The 2017 National Defense Authorization Act, Pub. L. No. 114-328 (Dec. 23, 2016), introduces major changes to the Defense Department healthcare program known as TRICARE. By this time next year, we’ll see a new program to contain the cost of prescription drugs at retail pharmacies, contractual incentives for improving the quality of healthcare and
Brian is the leader of the Government Contracts practice group at Husch Blackwell LLP. Brian represents contractors in federal, state, and local bid protests, contract administration and compliance matters, and in litigation involving complex claims and disputes.
The Supreme Court’s unanimous decision in Universal Health Services, Inc. v. United States ex rel. Escobar, No. 15-7 (U.S. June 16, 2016) upholds the viability of the implied certification theory of False Claims Act liability. But it also makes cases arising from minor instances of noncompliance much harder to prove. The Court held that a knowing failure to disclose a violation of a material statutory, regulatory, or contractual requirement can create False Claims Act liability. The requirement need not be an express condition of payment, but it must be material to the government’s decision to pay.
Continue Reading New standard of proof for implied certification liability under FCA
In some courts in the United States today, a government contractor or a healthcare provider seeking reimbursement from a federal program can violate the False Claims Act even when its work is satisfactory and its invoices are correct. Under the theory of “implied certification,” a minor instance of non-compliance with one of the thousands of applicable statutes, regulations, and contract provisions can be the basis for a federal investigation, years of litigation, as well as fines, penalties, suspension and debarment, even imprisonment of company personnel.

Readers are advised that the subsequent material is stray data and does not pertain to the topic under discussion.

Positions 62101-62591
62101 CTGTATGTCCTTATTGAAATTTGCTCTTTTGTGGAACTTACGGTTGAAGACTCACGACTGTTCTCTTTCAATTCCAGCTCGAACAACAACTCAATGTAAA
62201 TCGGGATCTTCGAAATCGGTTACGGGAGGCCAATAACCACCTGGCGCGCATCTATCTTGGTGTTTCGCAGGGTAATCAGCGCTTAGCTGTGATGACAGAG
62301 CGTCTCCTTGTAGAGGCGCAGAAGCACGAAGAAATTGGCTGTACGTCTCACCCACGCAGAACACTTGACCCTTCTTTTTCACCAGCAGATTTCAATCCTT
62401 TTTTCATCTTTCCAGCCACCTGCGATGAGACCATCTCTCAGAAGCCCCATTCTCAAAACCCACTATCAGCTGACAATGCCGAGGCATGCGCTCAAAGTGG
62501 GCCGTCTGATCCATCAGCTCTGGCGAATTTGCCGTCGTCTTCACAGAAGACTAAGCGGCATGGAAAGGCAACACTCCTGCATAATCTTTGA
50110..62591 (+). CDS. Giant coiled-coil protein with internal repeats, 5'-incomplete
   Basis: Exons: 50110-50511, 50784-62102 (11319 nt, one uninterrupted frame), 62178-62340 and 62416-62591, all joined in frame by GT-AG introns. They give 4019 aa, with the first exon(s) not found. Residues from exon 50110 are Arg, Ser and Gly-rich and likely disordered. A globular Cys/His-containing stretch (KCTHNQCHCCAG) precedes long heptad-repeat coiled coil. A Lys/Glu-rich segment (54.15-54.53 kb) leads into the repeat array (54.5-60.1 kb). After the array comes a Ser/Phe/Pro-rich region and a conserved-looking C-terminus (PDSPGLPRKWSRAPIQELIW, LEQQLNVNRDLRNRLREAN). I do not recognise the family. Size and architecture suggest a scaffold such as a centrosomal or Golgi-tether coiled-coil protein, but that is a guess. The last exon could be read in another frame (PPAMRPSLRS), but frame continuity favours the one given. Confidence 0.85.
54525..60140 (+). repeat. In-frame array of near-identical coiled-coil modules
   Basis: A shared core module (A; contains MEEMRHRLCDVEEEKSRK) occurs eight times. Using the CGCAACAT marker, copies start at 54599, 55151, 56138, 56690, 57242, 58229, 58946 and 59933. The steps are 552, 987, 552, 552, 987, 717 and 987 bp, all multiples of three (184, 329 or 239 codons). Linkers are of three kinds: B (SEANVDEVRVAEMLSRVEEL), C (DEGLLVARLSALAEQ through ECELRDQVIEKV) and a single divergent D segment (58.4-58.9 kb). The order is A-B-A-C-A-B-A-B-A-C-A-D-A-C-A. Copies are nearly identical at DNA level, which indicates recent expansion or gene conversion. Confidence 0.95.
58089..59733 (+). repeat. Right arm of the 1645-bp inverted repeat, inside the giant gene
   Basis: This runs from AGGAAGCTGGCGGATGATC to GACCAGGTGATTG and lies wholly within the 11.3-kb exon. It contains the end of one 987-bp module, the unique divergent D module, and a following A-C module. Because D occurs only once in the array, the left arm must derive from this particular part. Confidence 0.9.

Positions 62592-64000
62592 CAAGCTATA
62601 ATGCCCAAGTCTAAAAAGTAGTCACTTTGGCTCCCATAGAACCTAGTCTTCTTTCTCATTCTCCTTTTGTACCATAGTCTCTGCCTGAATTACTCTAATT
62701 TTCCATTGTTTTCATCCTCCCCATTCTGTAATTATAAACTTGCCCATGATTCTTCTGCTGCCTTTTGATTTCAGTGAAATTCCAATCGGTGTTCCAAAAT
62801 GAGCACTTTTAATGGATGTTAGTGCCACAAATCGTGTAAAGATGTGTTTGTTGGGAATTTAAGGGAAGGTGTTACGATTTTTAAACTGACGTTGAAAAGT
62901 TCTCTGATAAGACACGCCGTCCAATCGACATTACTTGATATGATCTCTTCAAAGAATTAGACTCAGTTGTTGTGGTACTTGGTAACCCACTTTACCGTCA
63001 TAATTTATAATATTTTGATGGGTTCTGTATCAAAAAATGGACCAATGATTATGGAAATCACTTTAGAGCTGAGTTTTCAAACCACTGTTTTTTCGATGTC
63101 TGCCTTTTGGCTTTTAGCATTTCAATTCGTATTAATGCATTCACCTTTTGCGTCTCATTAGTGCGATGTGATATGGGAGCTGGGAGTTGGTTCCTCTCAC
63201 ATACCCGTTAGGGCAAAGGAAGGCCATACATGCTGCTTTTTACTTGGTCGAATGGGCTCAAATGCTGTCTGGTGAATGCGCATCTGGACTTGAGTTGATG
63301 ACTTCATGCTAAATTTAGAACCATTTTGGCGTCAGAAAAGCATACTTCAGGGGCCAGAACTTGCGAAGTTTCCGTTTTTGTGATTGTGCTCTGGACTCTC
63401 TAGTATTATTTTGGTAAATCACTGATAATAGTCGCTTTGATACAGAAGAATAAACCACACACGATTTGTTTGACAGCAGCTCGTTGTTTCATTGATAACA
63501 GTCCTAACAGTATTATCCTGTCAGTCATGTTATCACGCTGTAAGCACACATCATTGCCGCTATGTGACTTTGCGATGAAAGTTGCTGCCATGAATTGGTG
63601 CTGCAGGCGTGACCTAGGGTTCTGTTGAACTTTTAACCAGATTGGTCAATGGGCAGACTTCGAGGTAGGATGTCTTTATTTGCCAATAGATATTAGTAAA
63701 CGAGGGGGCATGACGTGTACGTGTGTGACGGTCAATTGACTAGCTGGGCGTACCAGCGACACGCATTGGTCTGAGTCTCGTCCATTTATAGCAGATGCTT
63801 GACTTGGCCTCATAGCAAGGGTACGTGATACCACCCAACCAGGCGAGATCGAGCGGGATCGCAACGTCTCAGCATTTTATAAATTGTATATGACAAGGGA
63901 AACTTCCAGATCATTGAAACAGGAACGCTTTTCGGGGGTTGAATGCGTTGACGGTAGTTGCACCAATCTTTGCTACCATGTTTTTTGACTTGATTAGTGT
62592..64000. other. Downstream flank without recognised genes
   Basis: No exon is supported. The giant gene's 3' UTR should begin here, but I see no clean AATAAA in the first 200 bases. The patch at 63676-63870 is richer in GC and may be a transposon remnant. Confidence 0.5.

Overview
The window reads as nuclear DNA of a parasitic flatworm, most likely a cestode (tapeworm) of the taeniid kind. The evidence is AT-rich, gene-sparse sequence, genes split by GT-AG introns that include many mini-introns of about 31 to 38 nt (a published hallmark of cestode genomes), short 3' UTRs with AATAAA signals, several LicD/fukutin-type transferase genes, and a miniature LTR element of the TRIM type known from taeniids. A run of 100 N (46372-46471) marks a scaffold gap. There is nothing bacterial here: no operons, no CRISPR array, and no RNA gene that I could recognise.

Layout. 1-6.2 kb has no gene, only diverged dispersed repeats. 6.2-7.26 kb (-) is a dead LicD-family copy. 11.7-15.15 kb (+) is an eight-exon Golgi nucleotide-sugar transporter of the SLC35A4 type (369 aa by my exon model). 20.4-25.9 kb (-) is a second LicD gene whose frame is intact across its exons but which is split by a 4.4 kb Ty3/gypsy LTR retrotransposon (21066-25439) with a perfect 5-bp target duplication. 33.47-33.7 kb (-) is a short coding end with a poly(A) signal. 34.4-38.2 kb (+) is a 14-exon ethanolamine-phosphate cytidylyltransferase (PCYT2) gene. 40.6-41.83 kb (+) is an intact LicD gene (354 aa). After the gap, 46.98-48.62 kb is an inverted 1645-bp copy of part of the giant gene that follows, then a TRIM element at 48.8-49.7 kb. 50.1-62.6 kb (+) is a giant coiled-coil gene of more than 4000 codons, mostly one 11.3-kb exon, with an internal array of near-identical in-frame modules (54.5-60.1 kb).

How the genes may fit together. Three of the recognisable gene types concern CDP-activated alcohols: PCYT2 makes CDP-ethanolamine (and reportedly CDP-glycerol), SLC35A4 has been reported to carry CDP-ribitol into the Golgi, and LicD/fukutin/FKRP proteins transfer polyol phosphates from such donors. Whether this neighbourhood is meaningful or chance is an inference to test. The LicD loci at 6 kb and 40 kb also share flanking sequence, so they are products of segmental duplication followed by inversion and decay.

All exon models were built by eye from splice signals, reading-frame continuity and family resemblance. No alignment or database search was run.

Continue Reading How the Supreme Court will limit False Claims Act liability for implied certification
On April 1, 2014, the Department of Labor’s Office of Federal Contract Compliance Programs agreed to the dismissal of its December 2008 complaint against Florida Hospital of Orlando. This action follows DOL’s March 11, 2014 agreement to a five-year moratorium on compliance and enforcement actions against Tricare service providers. These developments reflect a significant rollback of OFCCP’s prior position as to the scope of its jurisdiction. In his March 11, 2014 letter to Congress, Secretary of Labor Thomas Perez recognizes that Congress had intended to limit OFCCP’s jurisdictional authority over Tricare healthcare providers.
Continue Reading OFCCP’s five-year moratorium on enforcement actions against Tricare providers